There will of course be housing in Gomm Valley, more than proposed in the previously agreed development brief, but the density will be higher for most of the new homes, whilst providing some larger low density properties. All the housing will incorporate environmentally friendly standards including the capture of rainwater which will be piped to ponds at the southern end of the valley. A low-speed spur road will need to be provided, but the provision of e-bikes and a car pool for the use of residents have been suggested as ways of reducing car ownership needs. The mini village complex would incorporate a general store, bakery, cafe/restaurant and a meeting room and there would be communal allotments and possibly an outlet for the sale of its produce.
A bus service would provide links to the town centre and railway station, and it is hoped that this together with the proposed on-site primary school will also help to reduce car dependency.
Discussion with representatives of the Chiltern Society and BBOWT who have been involved in discussions on the future of Gomm Valley would appear to suggest that they feel that the new
development proposals offer a better outcome for the valley and its links with adjoining areas of natural history interest.
During discussions with the developers, I mentioned the Round Wycombe Walk being planned by WWG and that we saw Gomm Valley being included in the walk’s route. The developers showed an interest in this and said that it ought to be possible to route the walk through the valley once the paths have been provided without waiting for the completion of the development which could take 8 years.
The Liaison Group met again on 2nd August when Human Nature stated that they were generally pleased with the way their public consultation went, stating that 90% of the attendees had expressed broad agreement to the proposals, the main areas of concern relating to parking and traffic issues. The total number of housing units now proposed is 970 consisting of 30% with 1 bedroom, 30% with 2 bedrooms, 30% with 3 bedrooms and 10% with 4 bedrooms. It was pointed out by the developers that the scheme had to be financially viable and that the number of houses built was a major factor in providing funding for the biodiversity improvements.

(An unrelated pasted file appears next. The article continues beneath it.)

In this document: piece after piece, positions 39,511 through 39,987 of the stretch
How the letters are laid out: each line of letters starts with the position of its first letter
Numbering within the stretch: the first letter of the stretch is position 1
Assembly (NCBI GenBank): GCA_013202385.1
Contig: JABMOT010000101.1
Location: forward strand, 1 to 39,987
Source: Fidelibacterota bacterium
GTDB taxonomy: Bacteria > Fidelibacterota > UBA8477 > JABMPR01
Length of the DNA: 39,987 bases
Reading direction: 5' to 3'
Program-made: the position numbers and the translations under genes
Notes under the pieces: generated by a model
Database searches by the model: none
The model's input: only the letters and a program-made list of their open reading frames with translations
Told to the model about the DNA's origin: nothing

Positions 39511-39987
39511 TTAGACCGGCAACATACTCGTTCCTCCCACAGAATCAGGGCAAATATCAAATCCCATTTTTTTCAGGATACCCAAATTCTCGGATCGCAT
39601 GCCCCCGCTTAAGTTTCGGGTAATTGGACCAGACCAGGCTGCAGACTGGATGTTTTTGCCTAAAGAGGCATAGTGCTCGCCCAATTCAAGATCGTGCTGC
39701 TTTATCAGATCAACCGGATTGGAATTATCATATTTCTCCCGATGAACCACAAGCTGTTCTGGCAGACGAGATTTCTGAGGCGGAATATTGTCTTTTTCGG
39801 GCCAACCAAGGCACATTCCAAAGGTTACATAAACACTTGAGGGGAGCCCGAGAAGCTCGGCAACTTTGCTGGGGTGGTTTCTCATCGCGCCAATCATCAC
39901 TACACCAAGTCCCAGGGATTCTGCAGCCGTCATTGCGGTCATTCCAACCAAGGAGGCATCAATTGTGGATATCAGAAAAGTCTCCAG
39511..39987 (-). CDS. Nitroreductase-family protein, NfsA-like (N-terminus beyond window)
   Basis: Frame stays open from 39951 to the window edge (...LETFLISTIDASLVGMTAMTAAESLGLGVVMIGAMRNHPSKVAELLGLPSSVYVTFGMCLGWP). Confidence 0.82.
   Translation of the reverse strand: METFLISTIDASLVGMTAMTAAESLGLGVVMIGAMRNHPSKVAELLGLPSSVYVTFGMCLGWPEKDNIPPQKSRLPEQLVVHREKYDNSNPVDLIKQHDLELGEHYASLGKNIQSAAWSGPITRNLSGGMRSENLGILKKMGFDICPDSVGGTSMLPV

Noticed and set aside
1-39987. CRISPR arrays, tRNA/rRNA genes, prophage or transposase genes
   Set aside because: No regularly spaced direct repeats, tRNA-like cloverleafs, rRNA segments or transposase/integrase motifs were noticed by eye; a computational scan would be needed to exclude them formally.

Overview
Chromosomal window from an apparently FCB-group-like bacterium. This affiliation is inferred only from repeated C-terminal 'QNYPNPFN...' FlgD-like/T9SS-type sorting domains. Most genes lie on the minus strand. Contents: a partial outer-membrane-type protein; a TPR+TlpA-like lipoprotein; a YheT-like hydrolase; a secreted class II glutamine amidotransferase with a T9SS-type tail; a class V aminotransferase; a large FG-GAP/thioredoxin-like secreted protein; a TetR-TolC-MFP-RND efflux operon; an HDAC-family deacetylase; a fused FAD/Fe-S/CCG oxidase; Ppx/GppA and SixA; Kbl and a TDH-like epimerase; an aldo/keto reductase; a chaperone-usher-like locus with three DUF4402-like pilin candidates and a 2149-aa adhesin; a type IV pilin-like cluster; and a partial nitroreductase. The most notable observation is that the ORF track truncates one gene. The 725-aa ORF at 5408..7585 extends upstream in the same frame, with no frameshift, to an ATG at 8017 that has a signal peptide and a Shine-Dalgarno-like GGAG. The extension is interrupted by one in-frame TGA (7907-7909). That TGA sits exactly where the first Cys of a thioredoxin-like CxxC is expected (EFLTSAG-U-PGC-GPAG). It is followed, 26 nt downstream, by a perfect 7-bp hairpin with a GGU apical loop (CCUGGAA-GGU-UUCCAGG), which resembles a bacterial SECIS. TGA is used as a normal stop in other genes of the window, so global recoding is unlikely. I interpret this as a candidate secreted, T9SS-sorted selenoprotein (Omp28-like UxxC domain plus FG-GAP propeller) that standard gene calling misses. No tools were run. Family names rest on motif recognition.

There was a further opportunity on 21st August for Liaison Group members to meet the developers and discuss their latest, more detailed proposals for the design and layout of the housing, streets
and parking and their ideas for improving the biodiversity of the undeveloped parts of the valley and for the on-going management of the latter.
Please take a look at www.wycombewildlifegrp.co.uk for more information from Wycombe Wildlife Group
This is how the developers described their aspirations for Gomm Valley at their ‘Community Engagement and Design’ event held in the fields behind the Peregrine Business Park over the weekend of 30 June/2 July. This took the form of an exhibition illustrating the development objectives, together with explanatory talks and Q&A. The developer selected by Aviva (as landowner), is known as ‘Human + Nature’(H+N), which has assembled a team with strong credentials in the planning and design of sustainable communities.’